Hilary Carmichael, a resident of Okeechobee, wrote this for Florida Food & Farm.
It’s that time of year! The EPCOT International Food & Wine festival is now under way. Time to make my plans for the seventh year running.
My first time at the festival came about by accident about six years ago on a day trip to Disney World.
Retired, and living alone in sleepy Okeechobee, I confess I get bored here in what is otherwise God’s country. But Orlando’s an easy two-hour drive up the turnpike. And driving to and walking around EPCOT is something I don’t mind doing alone. I’m on my own schedule, with no one else’s preferences to answer to.
During the first visit to EPCOT during the festival (it runs continuously through mid-November), I was a bit put off by the prices of the little food and drink samples. My Scottish side screamed at me for paying $4 to $5 for food tastings – only slightly bigger than the samples given out at Costco for free.
On the other hand, the little New Zealand lamb slider and the mini Greek spankopita I chose as my first food choices were admittedly very tasty – just enough to whet my appetite instead of satisfying it.
The small plastic “glasses” of wine ranging between $4 and $7 were also a bit hard to swallow, knowing I could get a whole bottle of cheap wine at Publix for about the same price. (Cheap being the operative word.)
My tight-fisted Scot side won.
I was sparing in my choices, choosing no more than three for the whole day, saving my hard-earned money and making my practical, penny-pinching Scottish ancestors proud.
Still, I found the experience pleasant – just not quite filling for the money I was willing to give up.
The entertainment, appropriately named “Eat to the Beat,” was free, and far more enjoyable this visit. Plus, I was delighted to find a Scottish-American band, known as Off Kilter, entertaining the crowds in the Canada pavilion.
Still, I returned for it the next year.
Fast-forward a few years. Somewhere along the line, I came to the conclusion I was doing it all wrong. After all, this event was only once a year for me, so why not part with some of my previously hard-earned money, which will just end up being spent wildly in the future by the relatives in my will?
So I turned the annual fest into a mini vacation, and now I plan it out. I actually enjoy blowing a mini fortune on the memorable event, which I find more satisfying than buying cheap wine at the grocery store and eating frozen Weight Watchers dinners.
Florida resident pass a bonus
Thanks to a Florida resident pass, I now make use of Disney’s discounts on their exceptional resorts, many guest privileges such as longer park hours, discounts on purchases and no park tickets to buy.
A free shuttle boat or bus returns me safely to the resort after I’ve sampled several of those plastic glasses of international wines and mixed drinks proudly served by booths representing a variety of countries and cultures.
I sip liberally now as I enjoy the ever-changing bands and solo artists performing nightly at the main stage. This year will feature artists such as Christopher Cross, the Pointer Sisters, Wilson Phillips, Rick Springfield, and Chaka Khan. Bands presented by individual countries, such as the aforementioned Off Kilter, perform multiple shows daily.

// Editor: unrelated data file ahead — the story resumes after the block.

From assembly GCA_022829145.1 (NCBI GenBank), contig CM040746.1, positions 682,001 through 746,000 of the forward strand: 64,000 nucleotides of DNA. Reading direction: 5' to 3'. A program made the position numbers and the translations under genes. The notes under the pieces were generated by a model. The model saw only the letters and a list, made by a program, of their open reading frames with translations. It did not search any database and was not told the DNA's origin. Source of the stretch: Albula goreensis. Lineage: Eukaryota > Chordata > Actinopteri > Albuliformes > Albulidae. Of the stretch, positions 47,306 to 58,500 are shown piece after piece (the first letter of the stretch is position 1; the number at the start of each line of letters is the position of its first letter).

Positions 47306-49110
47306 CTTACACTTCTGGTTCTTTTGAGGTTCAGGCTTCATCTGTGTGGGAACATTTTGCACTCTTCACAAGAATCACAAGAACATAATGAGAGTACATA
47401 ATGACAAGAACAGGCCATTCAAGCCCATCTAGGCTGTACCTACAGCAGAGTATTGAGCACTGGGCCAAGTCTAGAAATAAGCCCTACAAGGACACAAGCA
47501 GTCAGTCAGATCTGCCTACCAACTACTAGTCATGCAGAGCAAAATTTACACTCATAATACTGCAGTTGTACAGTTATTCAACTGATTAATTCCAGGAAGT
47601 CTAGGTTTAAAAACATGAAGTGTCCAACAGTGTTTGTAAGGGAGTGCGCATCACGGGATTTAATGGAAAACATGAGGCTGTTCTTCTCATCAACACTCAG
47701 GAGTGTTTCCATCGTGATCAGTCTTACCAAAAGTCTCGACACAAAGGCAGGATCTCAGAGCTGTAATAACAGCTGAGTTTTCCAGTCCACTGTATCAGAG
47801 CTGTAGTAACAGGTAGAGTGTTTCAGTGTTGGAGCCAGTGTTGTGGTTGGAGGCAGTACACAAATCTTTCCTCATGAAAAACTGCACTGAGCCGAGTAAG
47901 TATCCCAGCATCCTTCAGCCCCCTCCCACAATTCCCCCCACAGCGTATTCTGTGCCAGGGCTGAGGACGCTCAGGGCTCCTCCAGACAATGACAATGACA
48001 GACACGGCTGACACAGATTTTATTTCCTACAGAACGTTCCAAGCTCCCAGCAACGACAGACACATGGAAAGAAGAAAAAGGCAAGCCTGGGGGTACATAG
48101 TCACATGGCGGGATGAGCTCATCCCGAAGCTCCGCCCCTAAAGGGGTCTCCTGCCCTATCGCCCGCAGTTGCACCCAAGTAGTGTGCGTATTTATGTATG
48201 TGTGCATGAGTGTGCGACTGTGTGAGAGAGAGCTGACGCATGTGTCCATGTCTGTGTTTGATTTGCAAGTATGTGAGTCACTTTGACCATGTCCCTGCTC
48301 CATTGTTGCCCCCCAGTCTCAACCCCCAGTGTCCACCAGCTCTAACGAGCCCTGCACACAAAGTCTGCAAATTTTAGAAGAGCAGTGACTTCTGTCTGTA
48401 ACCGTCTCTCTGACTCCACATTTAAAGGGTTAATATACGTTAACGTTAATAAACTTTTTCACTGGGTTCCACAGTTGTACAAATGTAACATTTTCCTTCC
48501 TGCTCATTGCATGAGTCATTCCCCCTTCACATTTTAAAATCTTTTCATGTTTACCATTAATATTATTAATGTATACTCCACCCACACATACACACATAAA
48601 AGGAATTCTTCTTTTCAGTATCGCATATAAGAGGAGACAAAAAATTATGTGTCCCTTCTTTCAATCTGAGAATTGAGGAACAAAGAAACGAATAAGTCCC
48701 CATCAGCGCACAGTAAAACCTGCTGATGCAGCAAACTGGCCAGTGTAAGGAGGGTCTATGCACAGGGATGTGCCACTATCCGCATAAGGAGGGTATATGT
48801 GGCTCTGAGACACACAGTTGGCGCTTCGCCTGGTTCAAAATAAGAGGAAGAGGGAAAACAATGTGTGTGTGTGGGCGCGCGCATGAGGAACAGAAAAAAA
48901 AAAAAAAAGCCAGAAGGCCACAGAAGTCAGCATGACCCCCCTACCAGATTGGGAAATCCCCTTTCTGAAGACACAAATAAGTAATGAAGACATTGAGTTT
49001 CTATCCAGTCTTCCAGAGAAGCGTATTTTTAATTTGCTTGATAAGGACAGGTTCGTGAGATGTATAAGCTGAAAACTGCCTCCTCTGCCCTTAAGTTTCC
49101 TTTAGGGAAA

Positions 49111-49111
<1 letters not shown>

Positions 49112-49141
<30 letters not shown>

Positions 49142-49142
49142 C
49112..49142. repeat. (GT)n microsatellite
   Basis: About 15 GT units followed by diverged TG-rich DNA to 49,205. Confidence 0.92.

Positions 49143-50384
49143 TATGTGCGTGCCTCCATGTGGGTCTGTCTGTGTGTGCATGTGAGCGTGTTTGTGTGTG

This year I look forward to honoring my ancestors by sampling Scotland’s offering of edible sheep offal, otherwise known as haggis.
It will not come close to the real thing I have enjoyed in Scotland, mostly due to real haggis not being sanctioned by the USDA. The sheep stomach dish cannot be purchased in the United States.
But, in my humble opinion, the Disney meat version of haggis will have to be a sure improvement over last year’s disastrous introduction of vegetarian haggis – an idea so repulsive I refused to even look at it. At least they were serving it with the traditional neeps and tatties – rutabaga and mashed potatoes.
I did inform them at the booth of my displeasure when I ordered two samples of Scotch single malt whisky to soothe my psyche. I’m happy to say that vegetarian haggis is no longer offered this year! (You can thank me!)
But no worries – there are plenty of meats to take up the slack all around.
A world trip for the palate
Past international food sample favorites have been those lamb sliders, Australian lamb chop in pesto sauce, a Caribbean jerked chicken drumstick with mango chutney, and an Irish fisherman’s pie.
The Moroccan tangerine mimosa is heavenly – don’t miss it: It’s worth the $7, and you get to keep the plastic flute glass, much classier than the other plastic glasses.
With the good, there are a few so-so dishes – subjectively speaking, of course – but that’s the fun of sampling.
There’s plenty of other free activity to get in on as well. Book signings, meet-and-greet food and wine celebs, cooking basics seminars all are included – check the free program they hand out.
It is a fun fest – the variety of foods and drinks to try, culinary demonstrations, celebrity chefs signing books, mixology seminars, dining packages and nighttime musical acts fit all tastes and pocketbooks.
This year I’ve decided to make it a three-day event to cover even more samples and get the free festival wine glass … yes, real glass – not plastic!
Working my way up to one of the dinners…maybe even one with real haggis.
IF YOU GO:
The 20th EPCOT International Food & Wine Festival Milestone Celebration is ongoing at EPCOT through November 16. With an EPCOT park ticket, admission to the Back to Basics series, special book signings, Eat to the Beat concerts, cultural adventures, and a Marketplace Discovery Passport are included. Other festival dinners and seminars require tickets by reservation.
For information: 407-939-3378; EpcotFoodFestival.com.